“We love the sport. Being able to come out and support cyclists who dedicate their life to the sport is pretty nice.”
From the couple’s vantage point more than 300 meters from the finish line, it was impossible to tell who actually won the day.
But there were plenty of ways to keep up with the action, including a free phone app that provided live updates, complete with the names of leaders in the breakaway and their speed.
With 35 miles to go and the riders battling crosswinds along the flat, rural roads in the Delta, you could learn that three riders held a two-minute lead with the 100-plus peloton giving chase.
There was also two hours of daily television coverage on NBCSN and, on the final day, NBC.
Race director Jim Birrell, who designs the route and coordinates race coverage, says he sees the route, which changes each year, as a chance to create a “mobile postcard” seen by millions around the globe.
“I’m always trying to find those iconic images that will resonate not only with our domestic viewers but our international viewers,” Birrell said. “California tourism is one of our founding partners. It’s important that we fulfill their mission to bring tourism into this state and have this mobile postcard representing the state.”
To beam those images to American viewers and beyond is a complicated and chaotic enterprise. Much of the TV footage is from cameras on the back of four motorcycles, which then transmit the signals to two aircraft flying at 10,000 feet. Those signals are sorted them into a bundle that is transmitted via an antenna on a downtown rooftop to the TV compound on site.
“It keeps you awake at night,” Birrell said.
Sacramento tourism is in on the selling and promoting game, too. Hours before the men’s race kicked off at 10:45 a.m., chef/owner Michael Thiemann and his crew from Mother Restaurant and the soon-to-open Empress were out in the chilly predawn air carrying a pig from K Street to a large outdoor barbecue pit at the VIP tent near the finish line.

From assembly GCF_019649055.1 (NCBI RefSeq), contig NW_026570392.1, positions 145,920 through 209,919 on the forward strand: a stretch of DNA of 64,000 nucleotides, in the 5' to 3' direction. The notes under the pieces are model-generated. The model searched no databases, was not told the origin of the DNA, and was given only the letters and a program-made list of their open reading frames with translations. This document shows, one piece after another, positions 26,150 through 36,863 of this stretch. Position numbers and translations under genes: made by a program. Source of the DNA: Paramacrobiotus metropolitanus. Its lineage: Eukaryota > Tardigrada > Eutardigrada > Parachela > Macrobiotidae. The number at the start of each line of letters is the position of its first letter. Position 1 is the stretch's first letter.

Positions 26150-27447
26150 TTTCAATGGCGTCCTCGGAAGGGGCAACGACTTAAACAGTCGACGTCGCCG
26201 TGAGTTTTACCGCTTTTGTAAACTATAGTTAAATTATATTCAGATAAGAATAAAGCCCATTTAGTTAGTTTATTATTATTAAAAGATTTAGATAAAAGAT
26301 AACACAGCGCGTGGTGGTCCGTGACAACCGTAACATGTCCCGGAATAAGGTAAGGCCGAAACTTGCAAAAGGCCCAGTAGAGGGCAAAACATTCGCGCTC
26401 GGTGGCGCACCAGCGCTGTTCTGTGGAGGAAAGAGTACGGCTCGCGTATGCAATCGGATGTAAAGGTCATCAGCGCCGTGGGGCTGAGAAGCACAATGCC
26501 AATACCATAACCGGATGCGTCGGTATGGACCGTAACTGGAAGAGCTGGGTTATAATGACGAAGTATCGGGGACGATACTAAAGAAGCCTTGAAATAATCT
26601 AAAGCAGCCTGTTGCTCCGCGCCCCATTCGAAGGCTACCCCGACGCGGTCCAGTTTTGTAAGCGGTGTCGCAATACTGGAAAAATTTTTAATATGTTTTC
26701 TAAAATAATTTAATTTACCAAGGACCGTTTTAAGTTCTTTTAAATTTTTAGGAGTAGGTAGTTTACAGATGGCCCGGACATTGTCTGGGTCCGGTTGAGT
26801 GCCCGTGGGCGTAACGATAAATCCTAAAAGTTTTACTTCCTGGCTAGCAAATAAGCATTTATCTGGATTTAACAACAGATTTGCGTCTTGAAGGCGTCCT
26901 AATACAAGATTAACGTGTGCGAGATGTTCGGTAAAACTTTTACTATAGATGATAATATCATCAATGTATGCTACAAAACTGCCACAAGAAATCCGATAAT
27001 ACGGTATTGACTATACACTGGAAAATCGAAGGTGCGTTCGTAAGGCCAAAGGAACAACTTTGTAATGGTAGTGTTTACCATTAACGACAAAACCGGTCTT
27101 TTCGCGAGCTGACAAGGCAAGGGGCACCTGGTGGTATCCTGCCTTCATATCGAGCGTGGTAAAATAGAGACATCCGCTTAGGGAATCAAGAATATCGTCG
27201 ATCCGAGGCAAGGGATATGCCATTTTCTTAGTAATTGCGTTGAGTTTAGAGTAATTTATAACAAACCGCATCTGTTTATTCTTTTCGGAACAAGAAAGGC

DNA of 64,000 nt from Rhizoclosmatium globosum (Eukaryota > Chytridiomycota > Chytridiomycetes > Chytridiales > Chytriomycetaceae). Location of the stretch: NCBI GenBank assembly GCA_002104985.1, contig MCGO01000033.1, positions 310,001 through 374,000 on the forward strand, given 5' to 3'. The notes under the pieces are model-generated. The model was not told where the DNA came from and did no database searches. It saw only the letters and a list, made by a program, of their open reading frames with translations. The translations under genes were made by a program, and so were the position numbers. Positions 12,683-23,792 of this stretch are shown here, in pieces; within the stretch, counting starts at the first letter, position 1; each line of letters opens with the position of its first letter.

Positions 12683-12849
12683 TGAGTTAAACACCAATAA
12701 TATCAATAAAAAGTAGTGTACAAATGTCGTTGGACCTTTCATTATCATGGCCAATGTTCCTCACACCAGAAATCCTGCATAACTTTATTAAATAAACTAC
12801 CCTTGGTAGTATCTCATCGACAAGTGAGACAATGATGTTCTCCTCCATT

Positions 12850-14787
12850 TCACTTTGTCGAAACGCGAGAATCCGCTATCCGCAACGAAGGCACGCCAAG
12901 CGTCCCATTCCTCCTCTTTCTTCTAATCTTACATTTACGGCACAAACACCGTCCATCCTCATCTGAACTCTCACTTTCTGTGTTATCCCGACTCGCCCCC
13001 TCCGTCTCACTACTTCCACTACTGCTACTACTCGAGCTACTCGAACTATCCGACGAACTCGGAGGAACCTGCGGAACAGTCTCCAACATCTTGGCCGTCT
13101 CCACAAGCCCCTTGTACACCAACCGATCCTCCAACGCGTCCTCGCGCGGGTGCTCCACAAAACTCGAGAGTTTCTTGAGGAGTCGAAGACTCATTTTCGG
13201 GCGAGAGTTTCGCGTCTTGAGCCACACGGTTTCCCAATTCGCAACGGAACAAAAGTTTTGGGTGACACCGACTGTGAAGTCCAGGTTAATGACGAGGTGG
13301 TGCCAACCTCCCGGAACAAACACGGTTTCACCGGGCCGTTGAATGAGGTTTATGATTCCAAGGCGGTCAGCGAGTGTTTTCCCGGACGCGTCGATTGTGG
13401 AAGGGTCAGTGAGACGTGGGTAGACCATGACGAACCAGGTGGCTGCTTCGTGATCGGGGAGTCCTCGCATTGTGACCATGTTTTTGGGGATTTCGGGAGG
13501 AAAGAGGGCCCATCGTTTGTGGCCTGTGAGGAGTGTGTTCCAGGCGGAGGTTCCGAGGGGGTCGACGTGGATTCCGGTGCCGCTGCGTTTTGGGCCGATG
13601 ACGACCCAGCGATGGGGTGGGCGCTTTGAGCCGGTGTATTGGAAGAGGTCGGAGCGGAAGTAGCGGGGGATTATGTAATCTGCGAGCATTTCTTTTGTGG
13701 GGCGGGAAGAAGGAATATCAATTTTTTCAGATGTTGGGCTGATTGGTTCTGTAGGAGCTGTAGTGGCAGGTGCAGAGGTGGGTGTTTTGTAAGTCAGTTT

Sacramento has made a major play the past two years to position itself as “America’s Farm-to-Fork Capital,” and Thiemann is considered one of the top practitioners of a food movement that showcases local farms and ingredients on restaurant menus.
The chef was one part of the arduous, multiday planning and preparation for Sacramento to host the race. It included scores of road closures, a shortage of parking and at times frayed nerves as motorists unaware of the cordoned-off streets attempted to navigate through town on Mother’s Day.
A day earlier, out on the American River bike trail, there was some prerace drama as a recreational cyclist took a blind corner too wide and caused a pile-up of pros out on a slow-paced training ride. At least one rider crashed to the ground, and prerace favorite Sagan narrowly missed crashing, though his chain wound up jammed between his front derailleur and chain ring.
Try as he might a day later, an unscathed Sagan was unable to get past sprint star Cavendish at the end of 126.2 miles.
Call The Bee’s Blair Anthony Robertson, (916) 321-1099. Follow him on Twitter @Blarob.